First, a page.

To investigate the reprogramming of the transcriptional networks downstream of the EGFR pathway in wild type and mutant KRAS cells, we profiled transcriptome-wide gene expression in two HKe3 CRC cell lines which had been retrovirally transfected to re-express either the G13D mutant or wild-type versions of the KRAS gene7 and in HCT116 cells, which endogenously express KRASG13D. We found that there were >6000 genes that were DE prior to stimulation in HKe3-mtKRAS cells compared to wtKRAS cells. Genes upregulated in HKe3-mtKRAS or HCT116 cells were enriched for roles in ribosome biogenesis and mRNA translation. Ribosome biogenesis, including rRNA synthesis, is a major metabolic effort supporting cell proliferation and is recognised both as a hallmark of malignant cells and as a potential target of therapeutic intervention.26 In addition, many other processes related to transcription, and to translation initiation, termination and elongation were upregulated in the mtKRAS cells. Many oncogenes including KRAS are well known to affect the transcriptional machinery, making aberrant translation a widespread characteristic of tumour cells, and the expression of many proteins involved in translation is associated with poor prognosis in CRC.49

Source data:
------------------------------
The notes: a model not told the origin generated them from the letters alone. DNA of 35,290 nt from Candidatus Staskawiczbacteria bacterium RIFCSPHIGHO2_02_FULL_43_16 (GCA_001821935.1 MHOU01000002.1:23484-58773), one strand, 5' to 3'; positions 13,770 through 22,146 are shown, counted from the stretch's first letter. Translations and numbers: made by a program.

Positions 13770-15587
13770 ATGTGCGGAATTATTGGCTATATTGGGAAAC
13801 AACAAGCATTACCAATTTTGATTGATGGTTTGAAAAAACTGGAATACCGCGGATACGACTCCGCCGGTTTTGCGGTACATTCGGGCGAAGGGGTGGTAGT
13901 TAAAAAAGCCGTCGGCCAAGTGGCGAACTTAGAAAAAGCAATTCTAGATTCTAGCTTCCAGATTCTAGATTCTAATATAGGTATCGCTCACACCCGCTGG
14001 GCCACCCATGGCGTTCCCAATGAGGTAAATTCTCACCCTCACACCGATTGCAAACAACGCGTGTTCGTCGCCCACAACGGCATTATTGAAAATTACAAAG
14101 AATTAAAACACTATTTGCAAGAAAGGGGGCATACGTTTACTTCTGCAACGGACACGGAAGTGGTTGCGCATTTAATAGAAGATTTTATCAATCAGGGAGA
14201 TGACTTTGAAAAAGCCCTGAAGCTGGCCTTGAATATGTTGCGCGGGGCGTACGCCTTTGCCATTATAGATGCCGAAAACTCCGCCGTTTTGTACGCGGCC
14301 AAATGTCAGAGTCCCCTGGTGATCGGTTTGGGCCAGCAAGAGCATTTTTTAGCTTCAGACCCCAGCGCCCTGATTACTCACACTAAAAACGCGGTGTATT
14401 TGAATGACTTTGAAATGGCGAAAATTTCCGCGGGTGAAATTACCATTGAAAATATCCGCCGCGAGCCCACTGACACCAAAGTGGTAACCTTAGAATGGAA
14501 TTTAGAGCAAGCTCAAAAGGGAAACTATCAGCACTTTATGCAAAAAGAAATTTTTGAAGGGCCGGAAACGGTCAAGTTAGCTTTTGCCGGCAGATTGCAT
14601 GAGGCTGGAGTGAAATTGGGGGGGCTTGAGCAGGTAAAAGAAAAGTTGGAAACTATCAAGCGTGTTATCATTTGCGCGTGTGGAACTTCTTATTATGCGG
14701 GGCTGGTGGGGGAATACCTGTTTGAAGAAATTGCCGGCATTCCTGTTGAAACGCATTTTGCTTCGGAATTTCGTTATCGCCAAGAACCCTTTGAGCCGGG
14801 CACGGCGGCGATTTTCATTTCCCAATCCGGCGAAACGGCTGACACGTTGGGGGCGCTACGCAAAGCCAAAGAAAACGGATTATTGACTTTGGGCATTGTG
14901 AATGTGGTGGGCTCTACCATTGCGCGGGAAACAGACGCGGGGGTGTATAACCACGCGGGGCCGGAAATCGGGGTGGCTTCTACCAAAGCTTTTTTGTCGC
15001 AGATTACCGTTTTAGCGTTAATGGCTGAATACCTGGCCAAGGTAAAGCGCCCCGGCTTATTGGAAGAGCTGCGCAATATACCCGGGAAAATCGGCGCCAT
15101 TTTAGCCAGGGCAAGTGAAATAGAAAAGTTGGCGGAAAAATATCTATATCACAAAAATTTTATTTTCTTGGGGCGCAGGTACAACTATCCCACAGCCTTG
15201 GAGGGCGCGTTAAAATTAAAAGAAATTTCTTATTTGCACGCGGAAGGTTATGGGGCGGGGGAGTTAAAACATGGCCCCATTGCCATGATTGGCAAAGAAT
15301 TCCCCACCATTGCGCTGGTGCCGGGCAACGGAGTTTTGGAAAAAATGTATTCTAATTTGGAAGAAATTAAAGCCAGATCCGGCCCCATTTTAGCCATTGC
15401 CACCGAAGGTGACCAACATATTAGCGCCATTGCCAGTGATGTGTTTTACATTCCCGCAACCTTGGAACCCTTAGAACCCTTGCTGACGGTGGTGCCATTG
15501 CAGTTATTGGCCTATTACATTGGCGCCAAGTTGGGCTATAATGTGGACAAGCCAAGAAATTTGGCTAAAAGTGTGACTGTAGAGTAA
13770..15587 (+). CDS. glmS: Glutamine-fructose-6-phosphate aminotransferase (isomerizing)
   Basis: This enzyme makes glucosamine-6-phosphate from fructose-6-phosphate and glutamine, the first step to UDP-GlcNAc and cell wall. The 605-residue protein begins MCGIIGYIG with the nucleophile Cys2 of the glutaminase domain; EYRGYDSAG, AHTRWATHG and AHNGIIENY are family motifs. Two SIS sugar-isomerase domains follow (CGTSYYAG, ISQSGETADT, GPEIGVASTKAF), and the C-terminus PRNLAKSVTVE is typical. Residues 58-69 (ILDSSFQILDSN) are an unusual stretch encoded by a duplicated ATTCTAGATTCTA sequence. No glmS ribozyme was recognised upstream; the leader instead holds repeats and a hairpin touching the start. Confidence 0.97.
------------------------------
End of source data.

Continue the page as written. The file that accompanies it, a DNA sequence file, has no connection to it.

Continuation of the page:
HKE3-mtKRAS and HCT116 cells also preferentially upregulated genes encoding proteins involved in many metabolic pathways including glycolysis/gluconeogenesis. Previous studies have confirmed that there is an association between the increased expression of oncogenic KRAS and the expression of proteins involved in glycolysis.50 The steroid biosynthesis pathway was also transcriptionally upregulated in the mtKRAS cell lines. Cholesterol is associated with an increased risk of CRC51 and targeting its synthesis has been shown to sensitise previously resistant cancer cells to the EGFR inhibitors, erlotinib and cetuximab.35,36 Our RNAseq results provide further confirmation that oncogenic KRAS cells have an increased dependency on cholesterol biosynthesis and targeting this pathway could thus be a therapeutic strategy in KRAS mutant CRC patients. Target metabolomics analysis confirmed the predicted metabolic reprogramming of mtKRAS cells.